Sub-Weapons can be a powerful addition to your kit, adding extra damage or effects to enemies you’re fighting, or providing a consistent source of damage for characters whose main weapon are… questionable at first. However, Sub-Weapons require certain materials to be used. There are 4 colors of materials: Red, Yellow, Purple, and Green. (I can guess at what those icons are supposed to represent, but they’re not officially stated, so colors are what you get.) When you select a Sub-Weapon, it should indicate which type of material it uses, and its icon will appear in the corresponding spot on your interface as well. Materials can be found in white boxes on the map, so if your Sub-Weapon isn’t firing, find some of those and scoop up Materials until you’ve got what you need. Materials can also be provided by Magoichi’s Unite Skill, but you should know how to fend for yourself in a pinch.
What are these Stats?
There’s a lot of Stats and they’re confusing.
Yes. Just… yes. A lot of the statistics shown to you are pretty straightforward, but if there’s any confusion, the Manual does spell out what each of the stats actually are.
Here’s a short selection of clarifications for the weapon stats that were most confusing to me at first.
-Number refers to the number of projectiles launched every time the weapon or sub-weapon is used. I believe it’s possible for this statistic to have no effect on certain weapons, like some melee weapons, but I can’t confirm with written material or research.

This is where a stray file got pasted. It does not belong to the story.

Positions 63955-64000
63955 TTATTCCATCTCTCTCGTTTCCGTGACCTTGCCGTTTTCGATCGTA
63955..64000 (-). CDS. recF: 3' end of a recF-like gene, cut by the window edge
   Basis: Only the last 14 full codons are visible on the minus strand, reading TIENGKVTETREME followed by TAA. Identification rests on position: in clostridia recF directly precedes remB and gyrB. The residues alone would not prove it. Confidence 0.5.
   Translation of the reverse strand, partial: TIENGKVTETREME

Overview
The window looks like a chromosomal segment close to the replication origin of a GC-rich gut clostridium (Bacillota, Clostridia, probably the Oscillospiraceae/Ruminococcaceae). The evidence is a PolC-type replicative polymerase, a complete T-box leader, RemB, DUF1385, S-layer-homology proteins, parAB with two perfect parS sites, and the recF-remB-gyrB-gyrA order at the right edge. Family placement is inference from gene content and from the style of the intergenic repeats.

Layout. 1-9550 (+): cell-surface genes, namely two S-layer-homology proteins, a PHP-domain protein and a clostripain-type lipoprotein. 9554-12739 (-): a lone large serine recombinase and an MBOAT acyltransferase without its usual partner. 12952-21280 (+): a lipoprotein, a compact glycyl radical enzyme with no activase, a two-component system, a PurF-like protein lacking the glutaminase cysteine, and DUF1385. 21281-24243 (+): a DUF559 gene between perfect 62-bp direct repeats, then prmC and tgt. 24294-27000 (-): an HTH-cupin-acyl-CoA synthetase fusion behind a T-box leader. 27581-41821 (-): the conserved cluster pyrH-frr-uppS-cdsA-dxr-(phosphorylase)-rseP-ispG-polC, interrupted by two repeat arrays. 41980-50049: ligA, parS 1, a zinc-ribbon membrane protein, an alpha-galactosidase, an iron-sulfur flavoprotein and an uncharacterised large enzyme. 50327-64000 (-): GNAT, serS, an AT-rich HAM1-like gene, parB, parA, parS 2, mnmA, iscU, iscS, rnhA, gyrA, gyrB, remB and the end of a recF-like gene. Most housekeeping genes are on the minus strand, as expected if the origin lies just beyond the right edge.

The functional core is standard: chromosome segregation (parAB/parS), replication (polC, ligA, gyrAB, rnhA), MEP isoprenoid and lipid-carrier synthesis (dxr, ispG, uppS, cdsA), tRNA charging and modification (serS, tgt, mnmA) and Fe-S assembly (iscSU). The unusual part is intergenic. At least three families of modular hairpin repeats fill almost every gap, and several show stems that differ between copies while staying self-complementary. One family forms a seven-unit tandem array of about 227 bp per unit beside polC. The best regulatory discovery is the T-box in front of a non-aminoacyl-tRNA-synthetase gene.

-Projectile Span is the Time Span of a projectile fired. It indicates how long a projectile or effect will stick around before disappearing. It may just be me, but without looking it up, I was confusing it and
-Projectile AoE, which is the Area of Effect of a projectile fired.
-CRT is just Critical Hit Rate. More directly, from what I’ve observed, it’s pretty much your % chance for Critical Hit, and it seems to cap at 30%.
The Character Statistics are sort of straightforward, but their side-effects and interactions are less so. Try reading the page on Character Stats in the Manual. Pay attention to how your numbers change when you are selecting meals at the Tea Shop. Damage itself isn’t always the most important statistic (although it is usually/often important).
That’s all we are sharing today in Ikki Unite Starting Tips for Beginners, if you have anything to add, please feel free to leave a comment below, you can also read the original article here, all the credits goes to the original author ChaoSpectre